For example, we know that in the next nine to twelve months, critical decisions will be made regarding Social Security and Medicare. With regard to Social Security, politicians like Senators Maria Cantwell and Patty Murray and Representative Adam Smith will be forced to make a choice. Will they support the Simpson-Bowles proposal to raise the retirement age and reduce the cost of living increases for those who rely on Social Security? Or will they support Scrapping the Cap? We have been seeking the support of these three elected officials for Scrapping the Cap. Representatives Jim McDermott and Rick Larsen and many Democratic candidates for the open seats have committed to support Scrap the Cap, but the two senators and Representative Smith have not.

We must be prepared if necessary to demonstrate to these elected officials that their failure to embrace an overwhelmingly popular stance (that is, Scrapping the Cap) will lead to public demonstrations that will target them for their failure.. So far they have refused to embrace a solution that will allow the protection and strengthening of Social Security for the remainder of this century, rather than cutting the Social Security benefits that are becoming more and more critical to the 99%. That is one example of an “outside” strategy that we can consider using in any local, state or national issue where it is required.

I remember fondly the demonstration PSARA held at KVI radio during the debate over health care reform, when nearly one hundred of our members turned out to demonstrate that we would not be scared off by the people who were trying to turn seniors against health reform. We received broad coverage and were able to make our point very clearly.

In the fight to preserve and strengthen Social Security, and in other critical battles down the road, we will need to show our determination again!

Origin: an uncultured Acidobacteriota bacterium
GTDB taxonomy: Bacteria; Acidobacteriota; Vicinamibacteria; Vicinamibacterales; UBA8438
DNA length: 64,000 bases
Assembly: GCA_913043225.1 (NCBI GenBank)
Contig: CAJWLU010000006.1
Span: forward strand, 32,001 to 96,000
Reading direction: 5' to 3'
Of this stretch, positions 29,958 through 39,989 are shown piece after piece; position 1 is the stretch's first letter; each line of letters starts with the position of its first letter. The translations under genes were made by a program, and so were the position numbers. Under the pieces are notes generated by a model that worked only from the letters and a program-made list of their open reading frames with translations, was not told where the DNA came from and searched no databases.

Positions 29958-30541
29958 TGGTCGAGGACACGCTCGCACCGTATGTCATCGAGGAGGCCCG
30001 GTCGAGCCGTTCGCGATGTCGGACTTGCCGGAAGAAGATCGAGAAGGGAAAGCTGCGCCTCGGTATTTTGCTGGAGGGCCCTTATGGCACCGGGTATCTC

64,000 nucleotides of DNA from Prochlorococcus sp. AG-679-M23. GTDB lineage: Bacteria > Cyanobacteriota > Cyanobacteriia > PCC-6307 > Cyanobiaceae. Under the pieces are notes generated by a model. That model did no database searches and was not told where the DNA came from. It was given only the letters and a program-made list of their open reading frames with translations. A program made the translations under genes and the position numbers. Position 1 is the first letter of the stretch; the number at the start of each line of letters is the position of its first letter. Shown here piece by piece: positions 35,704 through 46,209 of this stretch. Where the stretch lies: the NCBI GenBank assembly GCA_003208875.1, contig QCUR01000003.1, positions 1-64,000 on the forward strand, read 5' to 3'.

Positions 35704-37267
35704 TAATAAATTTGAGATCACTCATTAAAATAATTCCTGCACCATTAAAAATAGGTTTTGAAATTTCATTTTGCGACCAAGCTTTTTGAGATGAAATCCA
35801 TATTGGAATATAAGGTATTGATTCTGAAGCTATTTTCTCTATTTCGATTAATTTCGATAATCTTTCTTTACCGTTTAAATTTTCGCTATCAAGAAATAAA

One simple step to keep Social Security strong

Wednesday, June 6th, 2012

By Alex Stone

The recent release of the Social Security Trustees’ report in late April shows our Social Security program remains on sound financial footing for at least another generation.

The report also puts to rest the misconception that Social Security is in crisis. It is not. With $2.7 trillion in its trust fund, Social Security will pay full benefits through 2033.

After 2033, Social Security can still pay 75% of benefits, even with no action by Congress. And because of how Social Security calculates benefits, that “75%” of benefits in 2033 will be about the same (in inflation-adjusted dollars) as benefits today.

But we can, and should, do better than that.

Under the “Scrap the Cap” plan, Social Security can pay 100% of benefits after 2033, and even modestly expand benefits today,  Congress need only make one simple change: eliminate Social Security’s cap on taxable income (now set at $110,100) so that high income earners pay the same tax rate as middle class workers.

If everyone paid the same rate for the same guarantee, our Social Security system would not only have stable financing far into the future.

The additional funding could boost benefits for low-income earners, add credits for individuals (most often women) who take time from work to raise their family, and restore  college student benefits that were cut in the 1980’s – all while maintaining the historic link between contributions and benefits.

Scrapping the cap is the only solution that would both improve benefits now, and keep Social Security strong for future generations.

Scrap the cap!

(Alex Stone is Communication Manager for the Economic  Opportunity Institute and a PSARA member.) 

European voters reject austerity

Wednesday, June 6th, 2012

By Mike Andrew

In a series of May elections, European voters rejected the austerity policies that have brought the continent’s working families to the brink of catastrophe.

On May 6, Socialist Francois Hollande was elected President of France, defeating Nicolas Sarkozy, the co-architect of European austerity with German Chancellor Angela Merkel.

“Europe is watching us, austerity can no longer be the only option,” Hollande said in his victory speech. Instead, Hollande promised to refocus European fiscal priorities from budget-cutting to “growth.”

During the campaign, Hollande promised to raise taxes on big corporations and people earning more than one million euros a year.